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Speaker Ban

Photograph, Paul Dickson introducing speaker Frank Wilkinson from Franklin Street side of McCorkle Place stone wall, Photograph Copyright Jock Lauterer

UNC Student Body President Paul Dickson introduces speaker Frank Wilkinson at the McCorkle Place wall; Photograph Copyright Jock Lauterer

Part 2: Speaker Ban Controversy

The Speaker Ban controversy reflected many of the dynamics of social and political turbulence in 1960s North Carolina and provided a focus for developing student activism at UNC-Chapel Hill. The controversy, which persisted from 1963 to 1968, began when legislators, particularly from eastern and rural areas of the state, were faced with efforts by students and others to challenge age-old patterns of race relations and the hierarchy of power. On 26 June 1963, legislative leaders orchestrated the quick passage of what came to be known as the Speaker Ban bill, which forbade individuals who were known to be members of the Communist Party or had invoked the Fifth Amendment in connection with congressional investigations of Communist activities from speaking on the campuses of the University of North Carolina.

Student activists played roles at a number of points in the complex and fascinating Speaker Ban story. Students from Chapel Hill, including Patrick Cusick, a leader in the Chapel Hill desegregation efforts, along with others from North Carolina State, St. Augustine's, and other area colleges, demonstrated against segregated establishments in Raleigh in summer 1963. These actions sparked the ire of legislators, as well as of Jesse Helms, then a conservative commentator on WRAL-TV. William Billingsley, author of Communists on Campus: Race, Politics, and the Public University in Sixties North Carolina, notes that former UNC student activist Allard Lowenstein was instrumental in these demonstrations, which appear to have stimulated Clarence Stone, Thomas White, and other legislators to push through the act.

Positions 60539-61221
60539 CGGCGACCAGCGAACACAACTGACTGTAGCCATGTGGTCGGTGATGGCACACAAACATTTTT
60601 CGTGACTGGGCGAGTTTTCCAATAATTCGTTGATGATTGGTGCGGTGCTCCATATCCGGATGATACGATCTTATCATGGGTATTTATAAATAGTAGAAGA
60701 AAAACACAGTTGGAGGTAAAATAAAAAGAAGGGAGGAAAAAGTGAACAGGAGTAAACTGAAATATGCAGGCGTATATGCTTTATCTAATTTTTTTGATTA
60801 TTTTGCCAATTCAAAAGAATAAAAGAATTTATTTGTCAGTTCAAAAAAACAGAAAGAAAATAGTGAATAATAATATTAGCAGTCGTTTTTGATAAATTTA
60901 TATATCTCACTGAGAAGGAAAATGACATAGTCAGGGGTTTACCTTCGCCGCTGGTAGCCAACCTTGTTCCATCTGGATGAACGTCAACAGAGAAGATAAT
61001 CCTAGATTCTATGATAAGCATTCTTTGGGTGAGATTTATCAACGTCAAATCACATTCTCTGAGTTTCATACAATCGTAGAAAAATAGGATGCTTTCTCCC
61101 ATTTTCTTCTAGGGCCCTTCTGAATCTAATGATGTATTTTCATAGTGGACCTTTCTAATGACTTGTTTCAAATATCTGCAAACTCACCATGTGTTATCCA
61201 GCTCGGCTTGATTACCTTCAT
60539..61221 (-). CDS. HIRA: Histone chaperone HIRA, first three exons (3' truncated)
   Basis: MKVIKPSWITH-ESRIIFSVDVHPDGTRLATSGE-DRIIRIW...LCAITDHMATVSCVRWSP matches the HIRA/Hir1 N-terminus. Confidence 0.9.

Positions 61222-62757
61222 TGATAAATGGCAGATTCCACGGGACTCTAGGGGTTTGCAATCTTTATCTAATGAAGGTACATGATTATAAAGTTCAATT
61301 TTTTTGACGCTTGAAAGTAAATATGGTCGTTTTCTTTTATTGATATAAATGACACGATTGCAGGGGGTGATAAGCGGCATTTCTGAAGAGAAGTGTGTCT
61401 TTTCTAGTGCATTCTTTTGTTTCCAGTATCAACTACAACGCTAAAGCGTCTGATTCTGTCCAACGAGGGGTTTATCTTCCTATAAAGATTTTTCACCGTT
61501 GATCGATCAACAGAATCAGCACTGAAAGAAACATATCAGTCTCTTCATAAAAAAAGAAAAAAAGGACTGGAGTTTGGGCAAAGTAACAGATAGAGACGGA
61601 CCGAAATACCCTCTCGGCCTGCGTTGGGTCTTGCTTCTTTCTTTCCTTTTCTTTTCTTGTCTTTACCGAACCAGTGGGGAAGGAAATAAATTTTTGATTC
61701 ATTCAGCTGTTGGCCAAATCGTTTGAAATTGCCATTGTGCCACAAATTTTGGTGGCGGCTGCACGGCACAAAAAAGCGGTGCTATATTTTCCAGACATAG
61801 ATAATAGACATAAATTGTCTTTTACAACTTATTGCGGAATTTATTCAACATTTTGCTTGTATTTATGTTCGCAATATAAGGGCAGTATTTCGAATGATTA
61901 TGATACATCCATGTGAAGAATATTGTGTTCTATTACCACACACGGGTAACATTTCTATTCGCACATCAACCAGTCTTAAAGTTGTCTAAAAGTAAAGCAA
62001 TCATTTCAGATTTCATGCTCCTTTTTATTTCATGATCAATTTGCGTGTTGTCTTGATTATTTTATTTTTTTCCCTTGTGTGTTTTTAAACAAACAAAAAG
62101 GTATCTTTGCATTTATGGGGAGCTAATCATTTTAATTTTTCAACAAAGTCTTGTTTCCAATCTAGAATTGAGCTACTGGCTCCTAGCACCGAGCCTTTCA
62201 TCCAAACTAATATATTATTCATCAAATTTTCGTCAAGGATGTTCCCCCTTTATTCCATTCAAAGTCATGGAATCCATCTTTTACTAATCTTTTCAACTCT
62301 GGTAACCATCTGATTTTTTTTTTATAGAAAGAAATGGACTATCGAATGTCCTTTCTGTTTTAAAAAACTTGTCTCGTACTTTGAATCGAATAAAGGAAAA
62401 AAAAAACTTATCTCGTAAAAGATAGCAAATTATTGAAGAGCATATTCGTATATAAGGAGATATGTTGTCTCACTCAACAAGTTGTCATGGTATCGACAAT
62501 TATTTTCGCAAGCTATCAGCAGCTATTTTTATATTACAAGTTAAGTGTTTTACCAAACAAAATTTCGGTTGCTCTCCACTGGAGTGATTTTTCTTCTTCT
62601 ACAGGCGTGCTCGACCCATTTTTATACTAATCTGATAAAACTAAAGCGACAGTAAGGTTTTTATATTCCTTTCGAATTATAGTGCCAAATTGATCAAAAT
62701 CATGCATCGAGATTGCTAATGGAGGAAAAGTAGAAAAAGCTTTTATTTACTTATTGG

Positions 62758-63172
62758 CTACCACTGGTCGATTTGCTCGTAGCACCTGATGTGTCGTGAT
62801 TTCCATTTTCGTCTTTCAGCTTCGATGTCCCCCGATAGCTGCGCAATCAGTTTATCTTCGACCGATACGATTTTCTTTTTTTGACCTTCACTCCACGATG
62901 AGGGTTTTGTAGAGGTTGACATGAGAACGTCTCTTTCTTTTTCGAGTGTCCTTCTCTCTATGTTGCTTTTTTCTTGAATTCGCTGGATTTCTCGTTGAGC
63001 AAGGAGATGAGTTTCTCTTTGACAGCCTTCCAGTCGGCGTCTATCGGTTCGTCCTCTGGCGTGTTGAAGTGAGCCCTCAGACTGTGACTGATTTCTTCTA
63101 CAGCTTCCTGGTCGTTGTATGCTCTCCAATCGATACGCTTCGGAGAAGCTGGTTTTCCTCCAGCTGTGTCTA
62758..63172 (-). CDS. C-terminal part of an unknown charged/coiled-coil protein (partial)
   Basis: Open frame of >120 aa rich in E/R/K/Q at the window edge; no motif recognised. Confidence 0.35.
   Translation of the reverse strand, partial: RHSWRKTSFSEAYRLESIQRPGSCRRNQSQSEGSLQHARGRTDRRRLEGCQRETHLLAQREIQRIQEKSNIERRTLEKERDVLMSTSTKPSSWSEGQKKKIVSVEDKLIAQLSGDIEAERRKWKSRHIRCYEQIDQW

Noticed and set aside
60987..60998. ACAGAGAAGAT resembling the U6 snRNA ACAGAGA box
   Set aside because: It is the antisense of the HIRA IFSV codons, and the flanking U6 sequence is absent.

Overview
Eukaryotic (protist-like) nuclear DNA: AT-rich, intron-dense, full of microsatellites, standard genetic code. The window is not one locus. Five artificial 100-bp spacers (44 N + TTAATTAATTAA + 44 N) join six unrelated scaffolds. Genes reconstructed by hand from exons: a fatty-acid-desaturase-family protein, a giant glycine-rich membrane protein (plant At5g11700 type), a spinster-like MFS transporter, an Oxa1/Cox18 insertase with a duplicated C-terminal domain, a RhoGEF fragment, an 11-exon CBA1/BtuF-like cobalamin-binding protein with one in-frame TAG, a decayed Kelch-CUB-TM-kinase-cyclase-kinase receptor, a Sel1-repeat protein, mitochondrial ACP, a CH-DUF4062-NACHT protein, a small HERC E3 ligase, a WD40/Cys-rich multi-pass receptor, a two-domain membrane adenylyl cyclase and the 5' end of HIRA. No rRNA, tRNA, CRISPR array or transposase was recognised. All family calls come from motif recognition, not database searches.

The University of North Carolina at Chapel Hill had developed a reputation for its progressive and even liberal leanings around the state and the region. The memory of President Frank Porter Graham, himself a UNC graduate and a supporter of numerous leftist causes, still rankled many conservative North Carolinians in the early 1960s. Although there appears to have been little, if any, Communist activity on campus in 1963, the anti-Communist spirit of the day, which came to be associated with opposition to racial and other social change, combined with the beginnings of 1960s student unrest, influenced legislators to focus on Communism in their efforts to control the University.

Two UNC-Chapel Hill students with suspected leftist sympathies were disciplined by the University administration in 1965. Larry Phelps made a trip to Communist Cuba and then was subpoenaed by the House Un-American Activities Committee (HUAC) after his graduation. After an informal visit to campus, he was officially proscribed from speaking. Gregory Bateson was a psychology graduate student from Great Britain. When his leftist leanings became a point of discussion by Jesse Helms and others, the Chancellor decided to withdraw Bateson's teaching fellowship. Then apparently unable to support his academic work at UNC, Bateson returned to England.

In 1965, the Speaker Ban was amended to preserve the University's accreditation. Many students and others (including the state's major daily newspapers) felt, however, that the amended version simply passed the mandate to control campus speakers from the legislature to the University administration and trustees. A chapter of Students for a Democratic Society (SDS) was formed in May 1965 and was instrumental in organizing student protests of the speaker policy. Eight hundred students attended a rally in February 1966 and, soon after, 1,300 filled Memorial Hall.

The culmination of the Speaker Ban episode began with invitations to speak made by the UNC SDS chapter to Frank Wilkinson and Herbert Aptheker. Wilkinson had invoked the Fifth Amendment before HUAC, and Aptheker, a widely published historian, was an avowed Communist. Wilkinson spoke to about 1200 students from the Franklin Street side of the stone wall at the edge of campus. A week later, student leaders orchestrated what Billingsley called "a bit of political theater" with Aptheker, which resulted in UNC Police Chief Arthur Beaumont confronting Aptheker as he began to speak on McCorkle Place near Franklin Street and forbidding him to speak on campus. He, too, crossed to the other side of "[Governor] Dan Moore's Wall" to give his address, "The Negro Movement: Reform or Revolution." This event formed the basis for Dickson, et al. v Sitterson, et al., involving Student Body President Paul Dickson and Chancellor J. Carlyle Sitterson.

After two years of consideration by the Federal District Court in Greensboro, Dickson, et al. v Sitterson, et al. was decided for the plaintiffs. Although the court's opinion found the Speaker Ban law and policy unconstitutional, it also gave hope to conservative lawmakers and Jesse Helms by expressing the sentiment that "extremist" speakers (H. Rap Brown and Stokely Carmichael were cited) did not further the educational experience. The debate, on both the Left and the Right, continues on this campus and in this state, and students continue to have opportunities and challenges to play significant parts in it.